Reflections on the pilot phase by Willie Bembe
April 11, 2011
WILLIE’S EXPIRIENCE WITH THE SINGING WELLS PROJECT
- The guys form Abubilla have just flown in and a small party is being held for them at Sippers Restaurant in Hurllingham with performances from among others Samba Mapangala, Winyo and Ayub Ogada.
- I say hi to Andy who is at the control desk recording the event with the new equipment.
- I meet Jimmy a bit later when the event is over.
- Gosh he’s tall….and very hands on since he was helping take down the mics.
- We gather at the studio so we can set of on the road trip to Malindi
- The tall guy jokes on Jimmy start.
- He is a little taken a back.
- He comes back full swing with jokes of he’s own and I say “Good One”.
In The Car To Malindi
- Jimmy the boss checks in and Andy has to orientate me on protocols ASAP.
- I get the hang of it and I like it.
- Andy falls asleep a little later.
- My goodness…..he snores at +3db…”does he have a girlfriend?” I wonder.
- We get to talk a lot in the car and I realize that Jimmy is not such a stuck up guy after all….he’s alright.
- Journey is long and on getting there everyone is tired and a round of tuskers is greatly appreciated.
- Alas….the restaurant is closed and we have to go out and get some food.
- We get into the car to go and find the first group we are to record Mwanzere Nyere wa Konde.
- Everyone is in high spirits as we get into the compound with old hats and set up the equipment.
- We get to see Andy in he’s real professional self.
- We learn a lot from him since now we can see how it is done in real time.
- The group is amazing.
- The father and son are very talented.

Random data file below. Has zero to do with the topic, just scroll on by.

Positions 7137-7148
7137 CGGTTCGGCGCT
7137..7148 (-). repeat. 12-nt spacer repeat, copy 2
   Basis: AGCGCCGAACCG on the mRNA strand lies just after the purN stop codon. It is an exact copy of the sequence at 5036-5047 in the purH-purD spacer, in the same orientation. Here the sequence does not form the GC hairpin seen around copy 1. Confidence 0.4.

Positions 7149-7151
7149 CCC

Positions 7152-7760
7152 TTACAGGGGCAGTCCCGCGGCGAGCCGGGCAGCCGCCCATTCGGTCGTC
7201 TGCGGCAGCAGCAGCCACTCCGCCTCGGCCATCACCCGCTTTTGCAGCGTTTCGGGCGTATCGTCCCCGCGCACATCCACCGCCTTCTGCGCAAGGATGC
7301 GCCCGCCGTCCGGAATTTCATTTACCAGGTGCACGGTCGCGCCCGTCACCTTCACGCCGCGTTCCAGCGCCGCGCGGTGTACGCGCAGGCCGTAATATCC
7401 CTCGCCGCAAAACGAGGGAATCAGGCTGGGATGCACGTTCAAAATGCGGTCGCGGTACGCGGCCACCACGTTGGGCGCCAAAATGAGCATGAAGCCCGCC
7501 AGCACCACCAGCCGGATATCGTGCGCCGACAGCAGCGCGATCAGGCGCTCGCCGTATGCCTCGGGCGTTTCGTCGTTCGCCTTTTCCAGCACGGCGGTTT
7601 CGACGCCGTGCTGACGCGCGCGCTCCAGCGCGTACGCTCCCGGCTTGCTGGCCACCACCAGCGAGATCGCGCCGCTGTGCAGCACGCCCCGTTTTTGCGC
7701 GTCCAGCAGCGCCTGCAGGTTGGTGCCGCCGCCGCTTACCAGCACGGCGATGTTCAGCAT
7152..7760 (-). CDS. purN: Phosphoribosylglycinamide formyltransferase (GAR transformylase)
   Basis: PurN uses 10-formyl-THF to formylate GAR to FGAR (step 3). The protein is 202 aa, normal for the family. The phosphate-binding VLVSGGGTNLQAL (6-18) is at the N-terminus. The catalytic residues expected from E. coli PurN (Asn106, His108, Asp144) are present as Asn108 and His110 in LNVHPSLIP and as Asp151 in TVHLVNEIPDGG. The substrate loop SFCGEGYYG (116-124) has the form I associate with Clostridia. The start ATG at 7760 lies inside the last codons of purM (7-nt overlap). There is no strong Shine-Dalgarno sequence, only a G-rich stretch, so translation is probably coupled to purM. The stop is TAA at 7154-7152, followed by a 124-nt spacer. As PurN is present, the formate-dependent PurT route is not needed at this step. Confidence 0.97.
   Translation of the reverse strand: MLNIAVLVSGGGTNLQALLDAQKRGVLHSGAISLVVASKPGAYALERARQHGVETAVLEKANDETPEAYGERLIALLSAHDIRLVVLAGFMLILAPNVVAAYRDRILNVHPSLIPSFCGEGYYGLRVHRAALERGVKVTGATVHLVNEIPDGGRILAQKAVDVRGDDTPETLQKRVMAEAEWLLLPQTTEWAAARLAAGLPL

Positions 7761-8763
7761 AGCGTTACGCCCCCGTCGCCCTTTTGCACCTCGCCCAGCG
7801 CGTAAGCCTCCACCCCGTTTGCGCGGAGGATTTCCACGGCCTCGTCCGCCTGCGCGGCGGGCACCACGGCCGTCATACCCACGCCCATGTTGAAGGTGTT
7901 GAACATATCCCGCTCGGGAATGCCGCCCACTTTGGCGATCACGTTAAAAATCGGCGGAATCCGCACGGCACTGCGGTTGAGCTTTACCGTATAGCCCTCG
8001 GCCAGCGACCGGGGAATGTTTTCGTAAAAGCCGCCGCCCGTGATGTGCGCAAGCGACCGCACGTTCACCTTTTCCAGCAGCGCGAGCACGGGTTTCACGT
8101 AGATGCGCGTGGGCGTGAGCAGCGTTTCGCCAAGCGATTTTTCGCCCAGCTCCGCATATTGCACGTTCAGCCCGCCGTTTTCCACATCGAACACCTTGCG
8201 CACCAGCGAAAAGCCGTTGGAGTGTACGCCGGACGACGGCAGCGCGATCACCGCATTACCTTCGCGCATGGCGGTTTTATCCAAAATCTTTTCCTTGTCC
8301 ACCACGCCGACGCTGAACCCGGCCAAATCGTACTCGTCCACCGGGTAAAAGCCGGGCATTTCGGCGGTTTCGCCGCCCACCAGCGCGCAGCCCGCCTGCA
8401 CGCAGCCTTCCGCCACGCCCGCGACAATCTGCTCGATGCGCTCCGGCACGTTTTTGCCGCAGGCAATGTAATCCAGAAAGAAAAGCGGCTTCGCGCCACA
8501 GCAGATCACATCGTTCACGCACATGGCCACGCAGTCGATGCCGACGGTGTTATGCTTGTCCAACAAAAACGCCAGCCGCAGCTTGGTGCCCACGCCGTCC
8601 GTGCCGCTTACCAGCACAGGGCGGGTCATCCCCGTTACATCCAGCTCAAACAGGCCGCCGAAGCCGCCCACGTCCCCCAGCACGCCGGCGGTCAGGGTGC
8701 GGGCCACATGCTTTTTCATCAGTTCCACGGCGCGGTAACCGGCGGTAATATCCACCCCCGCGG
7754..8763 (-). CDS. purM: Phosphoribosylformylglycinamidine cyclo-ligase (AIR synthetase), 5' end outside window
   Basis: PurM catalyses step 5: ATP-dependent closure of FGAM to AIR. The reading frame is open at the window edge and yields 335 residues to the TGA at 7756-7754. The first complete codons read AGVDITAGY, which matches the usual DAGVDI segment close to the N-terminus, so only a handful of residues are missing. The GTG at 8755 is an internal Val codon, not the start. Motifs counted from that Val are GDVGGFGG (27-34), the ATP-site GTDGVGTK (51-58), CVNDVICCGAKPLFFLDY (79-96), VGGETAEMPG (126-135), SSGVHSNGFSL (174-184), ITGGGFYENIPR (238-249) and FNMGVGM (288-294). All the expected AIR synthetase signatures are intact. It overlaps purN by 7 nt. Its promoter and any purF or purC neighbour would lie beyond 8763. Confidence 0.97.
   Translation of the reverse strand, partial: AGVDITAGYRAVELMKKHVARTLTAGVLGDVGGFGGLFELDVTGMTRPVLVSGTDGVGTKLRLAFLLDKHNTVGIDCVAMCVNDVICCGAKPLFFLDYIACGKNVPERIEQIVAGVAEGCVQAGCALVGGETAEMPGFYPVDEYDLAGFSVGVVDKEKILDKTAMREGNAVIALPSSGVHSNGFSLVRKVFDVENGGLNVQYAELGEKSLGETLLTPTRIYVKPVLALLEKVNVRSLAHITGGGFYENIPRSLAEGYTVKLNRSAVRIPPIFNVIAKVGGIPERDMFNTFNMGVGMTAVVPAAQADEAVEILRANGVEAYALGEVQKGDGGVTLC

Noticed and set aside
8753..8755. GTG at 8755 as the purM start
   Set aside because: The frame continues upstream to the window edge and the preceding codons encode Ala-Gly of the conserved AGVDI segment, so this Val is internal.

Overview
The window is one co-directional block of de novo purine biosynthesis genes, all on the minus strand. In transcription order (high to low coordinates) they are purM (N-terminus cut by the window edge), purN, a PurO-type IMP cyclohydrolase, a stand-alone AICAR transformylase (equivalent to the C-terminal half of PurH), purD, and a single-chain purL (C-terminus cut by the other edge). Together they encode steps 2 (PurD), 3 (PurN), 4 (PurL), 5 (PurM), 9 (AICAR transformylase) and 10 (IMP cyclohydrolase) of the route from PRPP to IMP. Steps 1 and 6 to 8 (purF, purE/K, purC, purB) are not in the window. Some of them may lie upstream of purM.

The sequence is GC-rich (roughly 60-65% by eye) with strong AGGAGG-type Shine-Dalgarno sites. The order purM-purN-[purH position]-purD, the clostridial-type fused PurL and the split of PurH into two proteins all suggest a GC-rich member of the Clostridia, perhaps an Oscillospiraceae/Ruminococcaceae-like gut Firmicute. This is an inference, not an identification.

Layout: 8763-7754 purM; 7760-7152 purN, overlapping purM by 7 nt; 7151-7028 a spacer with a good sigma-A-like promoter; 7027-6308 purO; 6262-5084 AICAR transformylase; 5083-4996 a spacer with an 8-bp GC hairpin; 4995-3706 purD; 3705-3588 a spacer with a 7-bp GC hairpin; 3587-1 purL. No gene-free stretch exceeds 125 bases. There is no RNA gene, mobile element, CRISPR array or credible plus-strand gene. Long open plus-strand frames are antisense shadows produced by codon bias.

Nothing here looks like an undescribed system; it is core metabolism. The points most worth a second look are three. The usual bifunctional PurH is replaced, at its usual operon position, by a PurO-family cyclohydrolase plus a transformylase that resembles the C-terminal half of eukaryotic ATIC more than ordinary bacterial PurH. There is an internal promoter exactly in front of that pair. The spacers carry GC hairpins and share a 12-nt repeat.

- I start to realize that most of the groups we are recording have members who are very old which means that they have been storing this music for a very long time.
- All this then translates to the project being very important for my generation, the rest of my countrymen and the whole world.
- This is history…..my history.
- The history of African communities is in the stories our grandfathers told us which got distorted over time.
- The safest way to store them was in the music which was passed down from generation to generation.
- Another five years and all this would be gone since the present generation is not really interested in learning there music.
- This is because it’s not packaged in a way that would interest them.
- Have caught on on how to set up the equipment and under the Andy’s guidance do the recording.
- The sound quality coming from the recording is amazing considering we are recording outdoors
- Recording Winyo by the sea shore is a particular favorite.
- Alas…Jimmy is suddenly the guy with the funniest jokes and everyone is laughing their hearts out.
- I still think Andy belongs to a cult where they keep beards like the one jesus did.
- I ask him about it and he growls at me to back off….says he’s got powers and can bite my head off.
- In the African culture, having magical powers is very possible….so I retreat to think about what he said from a distance.
- The drive back to Nairobi seems shorter than the one to Malindi.
- Get to Nairobi and enjoy a nice Ethiopian dinner at the Habesha restaurant.
- Everyone is very tired so we let the big boys have their meeting at the Fairview Hotel.
- It’s our guest’s last day and we enjoy having last recording sessions with them at the studio.
- The “seventeen hour” song is very catchy and Jimmy is dancing all over the place as an African touch is added by Makadem, Winyo and Ayub Ogada.
- Andy is at the control desk being a magician after tearing down our studio so we can use the new equipment.
- Jimmy is an amazing song writer I realise.
We say farewell and they are off to the airport with a promise to return.
11 April 2011